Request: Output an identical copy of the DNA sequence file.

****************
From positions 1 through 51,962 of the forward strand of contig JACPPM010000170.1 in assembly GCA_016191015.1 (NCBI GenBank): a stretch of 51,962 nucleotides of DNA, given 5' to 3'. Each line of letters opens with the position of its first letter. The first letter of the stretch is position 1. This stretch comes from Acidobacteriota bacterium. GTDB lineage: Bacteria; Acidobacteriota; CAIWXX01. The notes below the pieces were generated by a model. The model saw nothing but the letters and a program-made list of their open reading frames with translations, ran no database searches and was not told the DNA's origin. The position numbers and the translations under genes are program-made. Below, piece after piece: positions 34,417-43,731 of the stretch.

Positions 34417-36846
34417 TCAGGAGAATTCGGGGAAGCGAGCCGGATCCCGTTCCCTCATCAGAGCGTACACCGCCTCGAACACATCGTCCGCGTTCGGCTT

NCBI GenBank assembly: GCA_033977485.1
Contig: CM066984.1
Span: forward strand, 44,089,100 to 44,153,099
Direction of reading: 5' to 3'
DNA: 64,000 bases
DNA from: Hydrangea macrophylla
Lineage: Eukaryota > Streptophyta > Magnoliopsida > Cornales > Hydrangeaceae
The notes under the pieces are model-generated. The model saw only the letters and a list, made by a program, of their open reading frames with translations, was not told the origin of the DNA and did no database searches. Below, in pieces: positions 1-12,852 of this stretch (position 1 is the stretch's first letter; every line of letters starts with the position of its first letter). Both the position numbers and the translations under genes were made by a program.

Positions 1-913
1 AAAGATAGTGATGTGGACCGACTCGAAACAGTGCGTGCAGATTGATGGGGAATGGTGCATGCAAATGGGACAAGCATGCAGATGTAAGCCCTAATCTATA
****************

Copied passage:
From positions 1 through 51,962 of the forward strand of contig JACPPM010000170.1 in assembly GCA_016191015.1 (NCBI GenBank): a stretch of 51,962 nucleotides of DNA, given 5' to 3'. Each line of letters opens with the position of its first letter. The first letter of the stretch is position 1. This stretch comes from Acidobacteriota bacterium. GTDB lineage: Bacteria; Acidobacteriota; CAIWXX01. The notes below the pieces were generated by a model. The model saw nothing but the letters and a program-made list of their open reading frames with translations, ran no database searches and was not told the DNA's origin. The position numbers and the translations under genes are program-made. Below, piece after piece: positions 34,417-43,731 of the stretch.

Positions 34417-36846
34417 TCAGGAGAATTCGGGGAAGCGAGCCGGATCCCGTTCCCTCATCAGAGCGTACACCGCCTCGAACACATCGTCCGCGTTCGGCTT

NCBI GenBank assembly: GCA_033977485.1
Contig: CM066984.1
Span: forward strand, 44,089,100 to 44,153,099
Direction of reading: 5' to 3'
DNA: 64,000 bases
DNA from: Hydrangea macrophylla
Lineage: Eukaryota > Streptophyta > Magnoliopsida > Cornales > Hydrangeaceae
The notes under the pieces are model-generated. The model saw only the letters and a list, made by a program, of their open reading frames with translations, was not told the origin of the DNA and did no database searches. Below, in pieces: positions 1-12,852 of this stretch (position 1 is the stretch's first letter; every line of letters starts with the position of its first letter). Both the position numbers and the translations under genes were made by a program.

Positions 1-913
1 AAAGATAGTGATGTGGACCGACTCGAAACAGTGCGTGCAGATTGATGGGGAATGGTGCATGCAAATGGGACAAGCATGCAGATGTAAGCCCTAATCTATA